How Sailboats Measure Up
Design ratios tell a story, but to get the real picture about a vessel, sail area, displacement, and ballast deserve a longer look.
The ballast/displacement ratio is simply the ballast weight divided by the boat’s total displacement. Since ballast is there to give the boat stability, it’s easy to jump to the conclusion that the higher the B/D, the stiffer the boat.
However, B/D doesn’t take into account the location of the ballast.
Take a boat that has a total displacement of 20,000 pounds and put its 8,000 pounds of ballast in the bilge. Now take the same boat and put the 8,000 pounds of ballast 4 feet deeper in a bulb at the bottom of a deep fin keel. Same ballast ratio (0.4), but very different stability.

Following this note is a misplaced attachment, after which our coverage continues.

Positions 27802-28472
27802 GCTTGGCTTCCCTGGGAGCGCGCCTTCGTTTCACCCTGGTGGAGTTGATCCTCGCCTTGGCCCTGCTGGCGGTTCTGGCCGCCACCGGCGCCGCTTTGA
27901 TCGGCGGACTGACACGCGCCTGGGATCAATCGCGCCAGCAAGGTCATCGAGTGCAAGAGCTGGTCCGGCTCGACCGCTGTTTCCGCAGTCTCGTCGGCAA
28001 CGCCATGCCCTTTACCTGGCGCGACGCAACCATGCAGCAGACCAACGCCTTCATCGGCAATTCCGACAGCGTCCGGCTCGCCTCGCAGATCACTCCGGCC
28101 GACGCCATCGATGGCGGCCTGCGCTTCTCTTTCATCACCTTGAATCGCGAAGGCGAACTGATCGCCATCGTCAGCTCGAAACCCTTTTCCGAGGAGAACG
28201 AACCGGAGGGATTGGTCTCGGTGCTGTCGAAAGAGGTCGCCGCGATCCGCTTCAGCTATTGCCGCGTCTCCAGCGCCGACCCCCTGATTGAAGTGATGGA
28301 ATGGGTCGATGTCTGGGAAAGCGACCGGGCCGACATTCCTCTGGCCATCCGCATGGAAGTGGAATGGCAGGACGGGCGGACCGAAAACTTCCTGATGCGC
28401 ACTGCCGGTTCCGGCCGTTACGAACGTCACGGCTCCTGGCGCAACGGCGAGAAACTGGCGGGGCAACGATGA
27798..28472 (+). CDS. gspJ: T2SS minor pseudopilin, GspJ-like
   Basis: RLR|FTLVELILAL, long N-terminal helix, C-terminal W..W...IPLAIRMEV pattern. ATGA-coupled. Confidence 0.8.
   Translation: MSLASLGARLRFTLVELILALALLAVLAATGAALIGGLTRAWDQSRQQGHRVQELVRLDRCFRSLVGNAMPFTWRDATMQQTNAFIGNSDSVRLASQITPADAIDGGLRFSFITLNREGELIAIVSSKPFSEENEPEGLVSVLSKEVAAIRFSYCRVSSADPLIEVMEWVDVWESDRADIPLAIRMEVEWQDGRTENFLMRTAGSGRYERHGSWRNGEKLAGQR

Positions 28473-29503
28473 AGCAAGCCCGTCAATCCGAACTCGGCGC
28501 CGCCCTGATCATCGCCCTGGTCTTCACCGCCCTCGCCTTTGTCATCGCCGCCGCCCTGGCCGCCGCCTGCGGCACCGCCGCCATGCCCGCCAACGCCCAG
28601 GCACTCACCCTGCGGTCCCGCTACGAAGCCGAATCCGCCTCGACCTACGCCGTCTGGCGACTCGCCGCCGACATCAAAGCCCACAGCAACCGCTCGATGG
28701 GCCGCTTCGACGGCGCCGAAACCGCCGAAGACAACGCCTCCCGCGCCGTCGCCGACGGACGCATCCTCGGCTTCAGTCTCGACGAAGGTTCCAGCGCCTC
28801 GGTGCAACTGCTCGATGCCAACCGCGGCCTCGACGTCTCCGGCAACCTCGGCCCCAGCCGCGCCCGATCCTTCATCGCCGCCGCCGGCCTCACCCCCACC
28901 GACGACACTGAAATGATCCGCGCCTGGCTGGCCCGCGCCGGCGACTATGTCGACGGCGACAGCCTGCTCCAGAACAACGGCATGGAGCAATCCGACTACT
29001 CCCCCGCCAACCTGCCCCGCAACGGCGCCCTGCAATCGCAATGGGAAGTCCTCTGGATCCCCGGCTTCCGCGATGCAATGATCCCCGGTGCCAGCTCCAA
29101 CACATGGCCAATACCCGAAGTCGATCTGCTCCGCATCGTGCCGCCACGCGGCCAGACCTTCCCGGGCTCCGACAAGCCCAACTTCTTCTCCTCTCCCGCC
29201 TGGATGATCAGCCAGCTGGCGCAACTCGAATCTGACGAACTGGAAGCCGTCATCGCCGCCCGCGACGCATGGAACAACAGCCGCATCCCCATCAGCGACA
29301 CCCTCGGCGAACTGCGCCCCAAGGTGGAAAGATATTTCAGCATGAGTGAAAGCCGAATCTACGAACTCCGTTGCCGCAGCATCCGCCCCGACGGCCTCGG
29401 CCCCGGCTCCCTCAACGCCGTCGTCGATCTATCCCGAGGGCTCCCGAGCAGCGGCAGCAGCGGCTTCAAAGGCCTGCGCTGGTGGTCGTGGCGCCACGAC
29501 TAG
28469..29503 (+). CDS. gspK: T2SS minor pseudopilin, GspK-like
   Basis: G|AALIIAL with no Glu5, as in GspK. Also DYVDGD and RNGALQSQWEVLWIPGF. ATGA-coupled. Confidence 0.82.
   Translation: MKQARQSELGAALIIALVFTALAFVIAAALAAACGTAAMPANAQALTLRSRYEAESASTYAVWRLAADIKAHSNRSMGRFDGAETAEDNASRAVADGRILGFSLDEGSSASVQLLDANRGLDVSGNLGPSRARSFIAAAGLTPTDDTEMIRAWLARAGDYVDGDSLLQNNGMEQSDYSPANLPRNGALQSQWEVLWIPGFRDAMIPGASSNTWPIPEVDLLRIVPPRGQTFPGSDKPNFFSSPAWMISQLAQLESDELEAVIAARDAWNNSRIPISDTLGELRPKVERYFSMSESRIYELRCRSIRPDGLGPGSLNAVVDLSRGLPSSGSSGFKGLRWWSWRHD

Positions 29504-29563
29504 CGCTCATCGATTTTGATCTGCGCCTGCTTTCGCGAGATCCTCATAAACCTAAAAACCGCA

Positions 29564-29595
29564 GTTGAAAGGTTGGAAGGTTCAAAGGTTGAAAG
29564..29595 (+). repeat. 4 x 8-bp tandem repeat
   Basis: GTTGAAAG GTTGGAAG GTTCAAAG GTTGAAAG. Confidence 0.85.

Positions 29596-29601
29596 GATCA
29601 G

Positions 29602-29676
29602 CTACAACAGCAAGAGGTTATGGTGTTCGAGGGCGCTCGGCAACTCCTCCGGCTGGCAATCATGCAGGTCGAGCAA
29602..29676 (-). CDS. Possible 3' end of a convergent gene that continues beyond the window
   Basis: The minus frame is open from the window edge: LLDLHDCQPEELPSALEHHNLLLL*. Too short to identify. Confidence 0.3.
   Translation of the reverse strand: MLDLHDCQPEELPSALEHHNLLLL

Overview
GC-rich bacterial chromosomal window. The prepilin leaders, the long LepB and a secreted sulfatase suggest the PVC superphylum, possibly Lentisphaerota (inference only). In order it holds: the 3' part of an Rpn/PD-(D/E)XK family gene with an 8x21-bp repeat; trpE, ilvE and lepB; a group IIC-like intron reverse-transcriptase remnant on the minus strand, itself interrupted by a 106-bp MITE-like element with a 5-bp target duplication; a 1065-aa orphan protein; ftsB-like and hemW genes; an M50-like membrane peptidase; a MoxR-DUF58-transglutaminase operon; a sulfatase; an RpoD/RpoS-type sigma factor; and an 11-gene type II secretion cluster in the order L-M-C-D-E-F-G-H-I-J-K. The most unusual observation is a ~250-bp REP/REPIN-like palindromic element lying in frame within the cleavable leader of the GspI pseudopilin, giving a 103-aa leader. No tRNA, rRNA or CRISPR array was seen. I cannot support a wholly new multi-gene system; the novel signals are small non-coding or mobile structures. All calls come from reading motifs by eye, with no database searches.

When looking at B/D, therefore, we must ask about the configuration of the keel: How low is the ballast?
Stability analysis is complex and involves beam, hull cross-section, and length, among other factors, of which B/D is just one.
Since the late 1990s, builders of sailboats intended for sale in the European Union have been required to provide stability data, including a curve of righting arm at angles of heel from 0 to 180 degrees—far more information than anyone can divine from a B/D number and a much more useful measure of a boat’s inclination to stay upside down in the unlikely event (the way most people use their boats) that it exceeds its limit of positive stability.
CW contributing editor Jeremy McGeary is a seasoned yacht designer who’s worked in the naval-architecture offices of David Pedrick, Rodger Martin, and Yves-Marie Tanton and as a staff designer for Camper & Nicholson.